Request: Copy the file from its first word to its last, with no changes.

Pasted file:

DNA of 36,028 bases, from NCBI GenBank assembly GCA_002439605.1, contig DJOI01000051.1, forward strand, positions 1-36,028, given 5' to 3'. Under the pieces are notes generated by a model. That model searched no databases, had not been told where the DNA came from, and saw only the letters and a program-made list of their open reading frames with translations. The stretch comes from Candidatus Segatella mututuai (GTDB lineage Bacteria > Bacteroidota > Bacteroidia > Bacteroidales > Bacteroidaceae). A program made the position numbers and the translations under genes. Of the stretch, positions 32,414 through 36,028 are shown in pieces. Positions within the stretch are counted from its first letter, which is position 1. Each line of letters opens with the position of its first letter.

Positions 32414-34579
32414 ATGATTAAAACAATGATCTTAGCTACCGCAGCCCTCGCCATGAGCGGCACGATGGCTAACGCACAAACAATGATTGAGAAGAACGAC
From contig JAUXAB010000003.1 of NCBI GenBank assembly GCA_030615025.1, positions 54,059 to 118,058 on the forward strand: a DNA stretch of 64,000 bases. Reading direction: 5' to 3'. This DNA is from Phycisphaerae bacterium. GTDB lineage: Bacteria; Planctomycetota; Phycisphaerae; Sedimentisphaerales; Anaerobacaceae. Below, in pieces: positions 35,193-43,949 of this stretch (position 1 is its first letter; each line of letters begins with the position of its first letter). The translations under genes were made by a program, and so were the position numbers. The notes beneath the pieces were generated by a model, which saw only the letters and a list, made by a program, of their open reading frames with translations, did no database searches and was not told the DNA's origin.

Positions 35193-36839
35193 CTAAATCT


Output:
DNA of 36,028 bases, from NCBI GenBank assembly GCA_002439605.1, contig DJOI01000051.1, forward strand, positions 1-36,028, given 5' to 3'. Under the pieces are notes generated by a model. That model searched no databases, had not been told where the DNA came from, and saw only the letters and a program-made list of their open reading frames with translations. The stretch comes from Candidatus Segatella mututuai (GTDB lineage Bacteria > Bacteroidota > Bacteroidia > Bacteroidales > Bacteroidaceae). A program made the position numbers and the translations under genes. Of the stretch, positions 32,414 through 36,028 are shown in pieces. Positions within the stretch are counted from its first letter, which is position 1. Each line of letters opens with the position of its first letter.

Positions 32414-34579
32414 ATGATTAAAACAATGATCTTAGCTACCGCAGCCCTCGCCATGAGCGGCACGATGGCTAACGCACAAACAATGATTGAGAAGAACGAC
From contig JAUXAB010000003.1 of NCBI GenBank assembly GCA_030615025.1, positions 54,059 to 118,058 on the forward strand: a DNA stretch of 64,000 bases. Reading direction: 5' to 3'. This DNA is from Phycisphaerae bacterium. GTDB lineage: Bacteria; Planctomycetota; Phycisphaerae; Sedimentisphaerales; Anaerobacaceae. Below, in pieces: positions 35,193-43,949 of this stretch (position 1 is its first letter; each line of letters begins with the position of its first letter). The translations under genes were made by a program, and so were the position numbers. The notes beneath the pieces were generated by a model, which saw only the letters and a list, made by a program, of their open reading frames with translations, did no database searches and was not told the DNA's origin.

Positions 35193-36839
35193 CTAAATCT